Tendering, Quotes & Estimates

An explanation on: how to produce a brief, the tendering process, and the difference between a quotation and an estimate

Producing a Brief

For the architect the initial requirements will include a general outline of work and a vision of the completed work. Once you’ve selected your design company work with them to produce a brief including work specifications and services you want them to undertake.

If you’re not using a designer make a detailed list of the requirements for the contractor to price and entitle it ‘Detailed Brief’ so as not to confuse it with design specifications. Include as much detail on the design and the standards you expect. To ensure contractors are not planning to use inferior materials and methods clarify what they are proposing for construction, e.g. specifics on windows, doors, walls, floor. It pays to visualise the final look of the build and include every part in the brief before discussing it with the contractor. Make sure you specify the quality and look of the designs and materials. If you don’t the contractor will have to make the decision for you and it may not be to your liking or budget.


Facilities & Services

Make sure the contractor(s) are advised of any the following facilities and services before they start pricing:

  • Water supply – where is the access and are there any restrictions?
  • Electricity – the units used during the project is usually charged to the contractor. Metre readings will need to be taken before work starts and once the work is completed.
  • Lighting – in order for completed work to be inspected adequate lighting will be required
  • Storage – where there will be an adequate place on site for storage of equipment and materials
  • Facilities - e.g. the toilet, is one available or will it need to be hired?
  • Telephone – whether or not a phone will be available for the contractor to use



In the tendering process the contractor is only required to quote for the work stated in the scope of works including preliminaries (see facilities and services). Inform the contractor that no costs will be accepted for the preparation of the tender. They will be required to include a period of validity to the tender, i.e. a date when the tender expires.

The following should be included in the tender documents:

  • Cover letter
  • Design drawings and specifications
  • Preliminaries
  • Other relevant information
  • Contractual terms
  • Pricing
  • Health & Safety
  • Contract (if applicable)

Let the contractor know that they can ask questions if any information is not clear or fully understood. Ensure you receive a programme of works from those providing the response, you will get an understanding of the timescales proposed for each stage of work.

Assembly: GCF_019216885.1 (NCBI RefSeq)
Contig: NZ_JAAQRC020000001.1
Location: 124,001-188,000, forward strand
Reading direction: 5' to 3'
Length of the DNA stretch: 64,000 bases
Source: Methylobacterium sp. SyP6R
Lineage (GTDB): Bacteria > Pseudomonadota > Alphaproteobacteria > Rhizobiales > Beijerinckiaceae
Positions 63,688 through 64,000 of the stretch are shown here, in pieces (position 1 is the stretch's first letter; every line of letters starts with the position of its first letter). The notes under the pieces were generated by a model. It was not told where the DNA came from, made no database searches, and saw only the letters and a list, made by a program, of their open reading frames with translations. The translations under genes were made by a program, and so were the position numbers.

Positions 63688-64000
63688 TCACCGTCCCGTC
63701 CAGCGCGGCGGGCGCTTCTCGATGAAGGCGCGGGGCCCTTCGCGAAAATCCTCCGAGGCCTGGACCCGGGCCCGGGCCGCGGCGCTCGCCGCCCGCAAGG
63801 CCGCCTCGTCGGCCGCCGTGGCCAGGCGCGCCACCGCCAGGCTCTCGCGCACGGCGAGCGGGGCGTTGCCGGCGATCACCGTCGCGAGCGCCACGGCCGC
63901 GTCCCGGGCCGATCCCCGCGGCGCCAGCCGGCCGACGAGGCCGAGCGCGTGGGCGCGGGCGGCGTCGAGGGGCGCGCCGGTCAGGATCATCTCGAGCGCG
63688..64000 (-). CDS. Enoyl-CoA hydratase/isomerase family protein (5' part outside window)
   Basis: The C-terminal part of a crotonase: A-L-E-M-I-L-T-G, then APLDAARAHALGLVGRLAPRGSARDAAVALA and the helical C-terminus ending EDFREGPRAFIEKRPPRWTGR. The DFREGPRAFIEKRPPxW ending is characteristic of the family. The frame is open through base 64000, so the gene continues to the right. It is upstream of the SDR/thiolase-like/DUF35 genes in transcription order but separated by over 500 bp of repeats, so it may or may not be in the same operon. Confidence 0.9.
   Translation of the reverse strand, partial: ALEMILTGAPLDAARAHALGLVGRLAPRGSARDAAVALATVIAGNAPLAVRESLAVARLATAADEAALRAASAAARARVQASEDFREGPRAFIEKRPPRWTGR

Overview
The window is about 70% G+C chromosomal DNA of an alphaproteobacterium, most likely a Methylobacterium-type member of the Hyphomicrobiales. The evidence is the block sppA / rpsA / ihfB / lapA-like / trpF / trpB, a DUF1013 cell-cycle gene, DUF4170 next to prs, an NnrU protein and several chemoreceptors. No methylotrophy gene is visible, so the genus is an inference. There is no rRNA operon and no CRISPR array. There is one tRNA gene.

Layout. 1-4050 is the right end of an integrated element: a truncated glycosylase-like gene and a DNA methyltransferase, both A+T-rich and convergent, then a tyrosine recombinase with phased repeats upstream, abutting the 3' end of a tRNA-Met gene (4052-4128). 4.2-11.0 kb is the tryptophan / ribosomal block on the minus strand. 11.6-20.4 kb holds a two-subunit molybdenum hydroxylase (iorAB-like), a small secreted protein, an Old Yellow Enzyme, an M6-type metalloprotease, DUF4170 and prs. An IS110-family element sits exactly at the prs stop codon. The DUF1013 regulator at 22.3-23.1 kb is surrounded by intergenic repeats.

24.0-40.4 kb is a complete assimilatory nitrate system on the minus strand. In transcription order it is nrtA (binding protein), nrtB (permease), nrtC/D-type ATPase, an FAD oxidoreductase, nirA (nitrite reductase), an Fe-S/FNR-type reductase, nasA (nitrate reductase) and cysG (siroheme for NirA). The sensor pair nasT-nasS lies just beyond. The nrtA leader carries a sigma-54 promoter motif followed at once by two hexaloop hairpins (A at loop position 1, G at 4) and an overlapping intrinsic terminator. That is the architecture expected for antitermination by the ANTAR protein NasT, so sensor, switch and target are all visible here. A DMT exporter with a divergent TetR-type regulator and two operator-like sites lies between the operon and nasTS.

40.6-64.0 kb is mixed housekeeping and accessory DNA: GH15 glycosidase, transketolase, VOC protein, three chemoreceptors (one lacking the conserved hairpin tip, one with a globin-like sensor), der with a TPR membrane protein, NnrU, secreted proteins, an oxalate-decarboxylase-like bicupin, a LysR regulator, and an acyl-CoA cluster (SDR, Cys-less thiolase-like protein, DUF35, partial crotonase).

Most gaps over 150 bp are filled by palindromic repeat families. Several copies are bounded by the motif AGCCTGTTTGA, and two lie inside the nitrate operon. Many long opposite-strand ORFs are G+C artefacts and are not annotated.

Ensure they provide a request for acceptance if there is a proposal to use alternative materials than what is stated in the specifications.

Make sure the contractor provides a breakdown of price for the stages of work. It will enable you to: analyse each of the responses, identify items of work which exceed your budget, identify any ambiguity in your specifications, and will assist with the staged payment calculations.


Quotation vs Estimate


A quotation is a fixed sum of money for an agreed amount of work based on the specifications and drawings or the design brief provided by the client. An estimate is an approximate or expected cost for materials and labour but may not reflect the final cost once the work is completed.

It is important that the specifications and drawings provided to the builder or contractor for quoting are clear and comprehensive. If they aren’t the contractor may deter from quoting and opt for an estimate or possibly a high quote instead. If the quotes you are receiving are far greater than your budget it may pay to use the services of a professional quantity surveyor to advise on the price you should be paying as well as overseeing the payments and contract terms. If the quotation is accepted it then forms a contract.

For a fixed quotation contractors may factor a contingency into their calculations to account for risk if the work is more complicated than expected, e.g. a contractor may provide a cost for groundworks based on a worst case scenario as the extent of the work may be difficult to ascertain fully. It may be more beneficial to accept an estimate in this situation.




Most quotations will include VAT unless the firm or contractor is not required to (i.e. their annual turnover is less than £70,000). VAT rules can change so it is advisable to contact Revenue & Customs to find out if the VAT you are charged can be reclaimed. You will find that the build is zero rated and the fittings and appliances are charged at the standard VAT rate.

Contact Details:
Her Majesty’s Revenue & Customs (HMRC)
Web: www.hmrc.gov.uk
Ph. 0121 697 4000


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